A more expansive article on decisionmaking is bound to follow at some point, but now, with the above in mind, let's get down to it; the do's and don'ts of a projectplan.

Stating the obvious

When you've finished your projectplan (or think you have), take it home with you and ask your partner, nephew, brother, etc to read it.
A simple rule: If they can't read it, be very afraid.

Of course, there might be one or two small things in the content that might need explaining to your 80-year old aunt but not to a boardmember of your company, so the simple rule has its grey areas too. However, in 99% of the cases, the simple rule applies.

With this rule in mind and the purpose of the projectplan mentioned earlier, let's start a little list (definitely not exhaustive):

  1. Don't write your technical design into your projectplan. If you really can't resist putting that shiny design in, do it as an appendix. Let's face it, who cares what it looks like ? The projectplan is meant to help facilitate decisions, not show off your technical savvy.
  2. Make sure your projectplan has a transparant structure. Use chapters, numbering, page numbering, paragraphs, et cetera. It's really not that difficult, and it looks as if it has been written in an orderly fashion, instead of after a night out in the pub.
  3. Keep it simple. Don't use a hundred words to state something you could also say in ten. If you wanted to dazzle people with your writing skills, become a writer or poet, not a projectmanager.
  4. Be concise, honest and objective. There is no point, whatsoever, in keeping those one or two nasty details to yourself because you fear they might influence the decision. If you do, you're an idiot. Period.
  5. Don't leave out choices. Do not take out a particular scenario or option because you think it's too complex or costly; that's not your decision to make. If the customer finds the costs of that option worth it to counter a certain risk, that is his or her choice.
  6.  Use a spellchecker. For the love of any deity, use a spellchecker. It's not difficult, it doesn't make you a bad person, it won't come around your house and stamp on your toys. Thinking to yourself 'Oh come on.. that's nitpicking!' right now ? Go on, take a few projectplans, let the spellchecker run its course and count.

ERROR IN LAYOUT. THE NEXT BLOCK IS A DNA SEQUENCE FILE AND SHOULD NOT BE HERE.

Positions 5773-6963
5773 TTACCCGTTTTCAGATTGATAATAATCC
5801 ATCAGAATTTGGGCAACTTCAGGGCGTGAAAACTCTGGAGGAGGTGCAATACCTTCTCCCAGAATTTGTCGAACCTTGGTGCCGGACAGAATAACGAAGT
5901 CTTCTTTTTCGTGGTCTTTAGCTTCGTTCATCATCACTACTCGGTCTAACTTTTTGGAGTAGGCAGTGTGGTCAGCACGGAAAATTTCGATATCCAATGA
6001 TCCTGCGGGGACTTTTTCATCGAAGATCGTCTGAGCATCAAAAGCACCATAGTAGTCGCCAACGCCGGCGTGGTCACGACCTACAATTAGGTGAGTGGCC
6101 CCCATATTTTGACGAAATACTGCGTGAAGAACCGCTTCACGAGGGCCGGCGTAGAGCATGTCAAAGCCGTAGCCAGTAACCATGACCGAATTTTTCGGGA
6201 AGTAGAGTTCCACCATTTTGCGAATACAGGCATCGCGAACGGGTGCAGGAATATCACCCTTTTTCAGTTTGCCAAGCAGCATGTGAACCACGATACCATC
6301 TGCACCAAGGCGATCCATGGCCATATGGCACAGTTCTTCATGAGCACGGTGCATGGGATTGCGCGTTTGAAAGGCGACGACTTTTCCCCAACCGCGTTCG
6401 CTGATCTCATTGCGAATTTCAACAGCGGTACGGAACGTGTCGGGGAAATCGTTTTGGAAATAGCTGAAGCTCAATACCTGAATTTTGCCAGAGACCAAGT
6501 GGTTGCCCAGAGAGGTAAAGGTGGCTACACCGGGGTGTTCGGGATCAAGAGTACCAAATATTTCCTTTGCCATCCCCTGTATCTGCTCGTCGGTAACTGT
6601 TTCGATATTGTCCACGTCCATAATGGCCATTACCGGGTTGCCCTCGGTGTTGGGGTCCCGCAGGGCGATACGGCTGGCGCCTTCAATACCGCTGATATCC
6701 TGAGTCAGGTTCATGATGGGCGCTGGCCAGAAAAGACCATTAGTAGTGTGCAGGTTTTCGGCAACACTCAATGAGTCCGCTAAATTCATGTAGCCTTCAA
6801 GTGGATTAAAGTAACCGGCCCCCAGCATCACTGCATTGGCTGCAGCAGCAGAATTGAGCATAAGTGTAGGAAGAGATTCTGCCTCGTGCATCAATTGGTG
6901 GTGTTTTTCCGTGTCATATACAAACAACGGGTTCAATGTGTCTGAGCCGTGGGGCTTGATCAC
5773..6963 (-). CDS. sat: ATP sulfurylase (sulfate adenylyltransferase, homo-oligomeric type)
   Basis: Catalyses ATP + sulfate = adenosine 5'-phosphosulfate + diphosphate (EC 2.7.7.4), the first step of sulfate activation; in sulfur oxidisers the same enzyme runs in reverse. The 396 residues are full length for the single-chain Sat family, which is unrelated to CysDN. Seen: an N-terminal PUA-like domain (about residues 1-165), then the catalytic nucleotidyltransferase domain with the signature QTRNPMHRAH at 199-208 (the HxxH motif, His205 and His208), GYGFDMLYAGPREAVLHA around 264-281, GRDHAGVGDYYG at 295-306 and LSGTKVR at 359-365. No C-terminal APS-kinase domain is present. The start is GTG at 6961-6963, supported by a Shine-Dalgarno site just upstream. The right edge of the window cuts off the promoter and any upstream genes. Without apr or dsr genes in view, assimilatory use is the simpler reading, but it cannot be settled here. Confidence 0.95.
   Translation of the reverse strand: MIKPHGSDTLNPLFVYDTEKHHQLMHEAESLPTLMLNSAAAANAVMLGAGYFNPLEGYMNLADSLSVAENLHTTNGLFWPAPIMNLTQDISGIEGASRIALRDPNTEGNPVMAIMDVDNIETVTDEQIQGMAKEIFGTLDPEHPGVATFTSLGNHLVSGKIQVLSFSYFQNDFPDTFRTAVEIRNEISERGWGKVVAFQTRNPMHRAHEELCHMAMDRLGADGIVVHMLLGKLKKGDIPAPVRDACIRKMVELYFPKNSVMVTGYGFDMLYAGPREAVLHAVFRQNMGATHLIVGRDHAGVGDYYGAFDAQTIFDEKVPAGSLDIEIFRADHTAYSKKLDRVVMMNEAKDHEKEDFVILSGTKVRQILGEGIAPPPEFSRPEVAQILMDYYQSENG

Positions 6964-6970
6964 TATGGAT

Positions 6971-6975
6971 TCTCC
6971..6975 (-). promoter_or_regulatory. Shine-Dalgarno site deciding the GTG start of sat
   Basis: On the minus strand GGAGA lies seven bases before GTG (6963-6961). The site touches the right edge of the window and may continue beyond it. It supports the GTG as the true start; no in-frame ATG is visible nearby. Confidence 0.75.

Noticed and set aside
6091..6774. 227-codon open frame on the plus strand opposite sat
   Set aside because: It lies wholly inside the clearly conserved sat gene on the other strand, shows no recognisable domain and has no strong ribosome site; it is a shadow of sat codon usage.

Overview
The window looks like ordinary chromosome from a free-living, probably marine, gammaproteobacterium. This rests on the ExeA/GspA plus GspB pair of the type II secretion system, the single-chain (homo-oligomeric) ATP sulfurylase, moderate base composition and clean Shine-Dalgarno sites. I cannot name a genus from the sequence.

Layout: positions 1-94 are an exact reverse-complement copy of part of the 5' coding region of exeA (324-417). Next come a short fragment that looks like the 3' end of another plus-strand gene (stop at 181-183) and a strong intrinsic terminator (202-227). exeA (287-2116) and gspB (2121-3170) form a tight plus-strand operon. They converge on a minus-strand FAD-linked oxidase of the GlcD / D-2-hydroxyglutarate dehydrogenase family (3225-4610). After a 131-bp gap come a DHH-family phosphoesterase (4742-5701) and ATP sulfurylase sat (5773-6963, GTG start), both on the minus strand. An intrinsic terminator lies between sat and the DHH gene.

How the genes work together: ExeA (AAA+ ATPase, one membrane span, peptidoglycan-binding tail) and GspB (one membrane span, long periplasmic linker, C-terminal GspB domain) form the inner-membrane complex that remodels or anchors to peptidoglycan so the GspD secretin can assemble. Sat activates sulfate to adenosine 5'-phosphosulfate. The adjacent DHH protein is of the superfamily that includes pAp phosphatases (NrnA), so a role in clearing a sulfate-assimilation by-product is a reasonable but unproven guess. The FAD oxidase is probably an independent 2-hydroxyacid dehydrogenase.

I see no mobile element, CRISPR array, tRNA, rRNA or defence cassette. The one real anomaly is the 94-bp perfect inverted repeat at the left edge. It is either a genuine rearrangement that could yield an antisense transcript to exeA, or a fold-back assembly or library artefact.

7. If you have to use acronyms or technical terms, put in a glossary. Don't make someone go on the internet and look it up or, even worse, keep on reading without knowing what they're reading anymore. We're not all programmers, administrators or engineers.. some of us genuinely need to look up what a terminal server or filesystem is.
  8. All assumptions and/or decisions made before writing the projectplan should be included. If you make the assumption that the company will have a 10% growth in personnel during the next year, and that assumption is the basis for a decision (be it technical or organizational), put it in. You might be surprised how much discussion even the simplest of assumptions can stir up. Have that discussion, don't avoid it.
  9. Include a managementsummary. Make it short, to the point and crystalclear. It's not called a managementsummary for nothing; many a decisionmaker might not have the time to read your 100-pages long projectplan and will focus instead on the five pages at the start. Think that's stupid and unfair ? Again, keep in mind that these people might have a bit more to do than just decide on your project, and it's all equally important.
  10. Have the plan proofread by colleagues, neighbours and various others. Please do yourself that favour.
  11. Make it look nice and shiny. Seems silly ? Perhaps, but any projectplan will look a lot more professional with a decent lay-out and design.
  12. Show the projectplan to stakeholders, before having the final decisionmaker approve it. Nothing more frustrating than two or three departments kicking the crap out of your projectplan after it has been approved. The decisionmaker is very likely to reconsider his or her decision if that happens.
  13. Consult Lessons Learned documents and evaluations from previous projects before submitting your plan. Some pitfalls keep coming back, so try to find them and put them in.

As stated earlier, this is not an exhaustive list. Not at all. I'm sure several more tips and tricks will pop up as soon as I publish this article, but so be it.

In the end, a decisionmaker will ask him- or herself the following question after reading your projectplan (or managementsummary): Do I have enough confidence in this plan to approve it ? Do I feel confident that going along with this is worth the time, money and human resources that are required ?
That decision is tough enough as it is sometimes, so don't complicate it by producing an illegible document with spelling errors, technical terms, incoherent sentences or hidden assumptions. Would you decide to give such a document the go-ahead if you were in that position ? Probably not, and neither will they.

 

Posted: Saturday, September 03, 2011 10:53 AM by Paul